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Myelogenous Leukemia

Chromosome 11 Interesting Information
Where's the Problem?
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Leukemia: Characteristics and Symptoms


There are a few types of leukemia. The most common type is myelogenous leukemia. 9 out of ten leukemia patients have myelogenous leukemia. All categories include the blood. Some cases, the tissue producing blood, marrow, is cancerous. However, most cases reflect a cancer of white blood cells. Acute leukemias are characterized by the presence of "blasts," which are immature white blood cells. These immature cells have a different shape than a mature cell. As we know, the shape of a protein greatly determines it's function. This is very similar to the white blood cell. Large quantities of blasts generally overgrow the bone marrow, leaving very little space for normal bone marrow cells. This type generally requires immediate treatment. Chronic leukemias are those characterized by a large and uncontrolled growth of more mature white blood cells. These types of leukemias tend not to progress as rapidly, and treatment is often milder than that of acute leukemias. Treatment is most commonly chemotherapy. The first symptom of possible leukemia is a sharp pain in the legs. This is a possible indication of poor blood circulation. Any time a sharp pain in the legs occurs, a doctor should be seen emediately. Only blood tests can verify the presence of leukemia.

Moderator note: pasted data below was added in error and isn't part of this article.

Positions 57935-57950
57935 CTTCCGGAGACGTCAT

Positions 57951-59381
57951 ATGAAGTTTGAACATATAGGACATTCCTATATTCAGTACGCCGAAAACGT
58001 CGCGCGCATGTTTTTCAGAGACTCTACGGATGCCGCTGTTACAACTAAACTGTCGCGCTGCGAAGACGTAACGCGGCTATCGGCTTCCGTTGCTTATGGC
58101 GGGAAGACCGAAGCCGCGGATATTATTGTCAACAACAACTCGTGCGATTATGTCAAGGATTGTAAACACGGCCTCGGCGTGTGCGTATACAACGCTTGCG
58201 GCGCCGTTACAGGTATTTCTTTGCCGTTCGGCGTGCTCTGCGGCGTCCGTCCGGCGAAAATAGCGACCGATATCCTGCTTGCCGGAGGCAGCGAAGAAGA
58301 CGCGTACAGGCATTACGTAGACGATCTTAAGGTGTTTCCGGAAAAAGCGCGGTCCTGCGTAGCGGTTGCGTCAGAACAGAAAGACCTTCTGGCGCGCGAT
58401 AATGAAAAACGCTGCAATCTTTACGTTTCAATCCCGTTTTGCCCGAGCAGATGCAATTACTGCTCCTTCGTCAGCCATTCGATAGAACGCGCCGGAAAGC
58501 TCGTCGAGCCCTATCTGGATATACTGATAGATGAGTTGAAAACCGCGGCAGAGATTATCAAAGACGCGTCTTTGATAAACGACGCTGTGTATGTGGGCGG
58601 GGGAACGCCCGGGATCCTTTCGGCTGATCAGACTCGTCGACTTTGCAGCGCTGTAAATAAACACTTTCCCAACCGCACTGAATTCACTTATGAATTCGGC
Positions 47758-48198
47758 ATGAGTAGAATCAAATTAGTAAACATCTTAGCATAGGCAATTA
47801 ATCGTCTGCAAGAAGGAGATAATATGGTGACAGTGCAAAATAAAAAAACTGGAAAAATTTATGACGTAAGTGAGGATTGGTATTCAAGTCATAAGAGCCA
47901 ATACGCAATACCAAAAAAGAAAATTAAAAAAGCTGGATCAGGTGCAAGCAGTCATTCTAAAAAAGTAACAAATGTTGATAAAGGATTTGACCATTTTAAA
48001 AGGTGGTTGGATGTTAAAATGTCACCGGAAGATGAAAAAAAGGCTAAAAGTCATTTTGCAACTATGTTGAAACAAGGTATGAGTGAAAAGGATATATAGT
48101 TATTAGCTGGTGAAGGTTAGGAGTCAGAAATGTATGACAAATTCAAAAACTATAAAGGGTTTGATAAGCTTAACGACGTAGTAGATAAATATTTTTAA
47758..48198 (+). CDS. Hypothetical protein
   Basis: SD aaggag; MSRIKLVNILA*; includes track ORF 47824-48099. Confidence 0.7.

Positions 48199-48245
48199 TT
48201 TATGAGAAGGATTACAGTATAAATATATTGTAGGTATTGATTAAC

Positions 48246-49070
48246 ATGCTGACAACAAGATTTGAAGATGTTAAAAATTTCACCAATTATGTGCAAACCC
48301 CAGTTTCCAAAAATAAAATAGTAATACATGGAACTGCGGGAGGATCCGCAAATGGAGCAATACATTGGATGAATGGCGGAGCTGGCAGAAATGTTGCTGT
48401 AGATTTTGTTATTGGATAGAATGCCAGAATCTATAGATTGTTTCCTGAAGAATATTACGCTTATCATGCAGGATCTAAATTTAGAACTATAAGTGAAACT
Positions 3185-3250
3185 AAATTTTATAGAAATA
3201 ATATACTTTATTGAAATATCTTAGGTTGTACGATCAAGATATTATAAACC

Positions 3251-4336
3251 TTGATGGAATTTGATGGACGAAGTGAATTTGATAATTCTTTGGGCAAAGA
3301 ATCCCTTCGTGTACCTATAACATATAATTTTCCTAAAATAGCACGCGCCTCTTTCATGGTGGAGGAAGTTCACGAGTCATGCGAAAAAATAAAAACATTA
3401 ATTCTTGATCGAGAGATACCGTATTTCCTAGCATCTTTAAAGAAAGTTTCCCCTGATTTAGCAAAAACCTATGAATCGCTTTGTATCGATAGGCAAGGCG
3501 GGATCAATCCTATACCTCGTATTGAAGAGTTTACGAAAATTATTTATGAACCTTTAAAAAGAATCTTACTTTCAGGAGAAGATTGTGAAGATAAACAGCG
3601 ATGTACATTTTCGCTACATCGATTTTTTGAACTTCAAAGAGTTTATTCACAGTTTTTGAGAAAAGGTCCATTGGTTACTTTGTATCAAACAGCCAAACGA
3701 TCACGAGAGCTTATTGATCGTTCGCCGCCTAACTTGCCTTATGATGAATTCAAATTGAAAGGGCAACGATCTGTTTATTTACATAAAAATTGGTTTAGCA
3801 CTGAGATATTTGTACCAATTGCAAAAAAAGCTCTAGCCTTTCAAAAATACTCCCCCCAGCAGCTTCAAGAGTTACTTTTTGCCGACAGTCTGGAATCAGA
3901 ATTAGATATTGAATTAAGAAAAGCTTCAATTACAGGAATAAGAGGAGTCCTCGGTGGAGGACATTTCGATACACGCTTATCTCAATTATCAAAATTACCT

Below is a view of a Leukemia patient's arm. This is a good example of how the misshapen cells burst blood vessels near the skin's surface.

Below is a view of cancerous marrow cells. A dye is used to color the healthy cells purple. As you may notice, smaller, undyed cells cover the perimeter of the healthy cells. These are infected cells. Their proximity to the healthy cells effects the cells productivity.



Base coding provided by the NCBI Gene Mapping Database and Protein Analisys Provided by Biology Workbench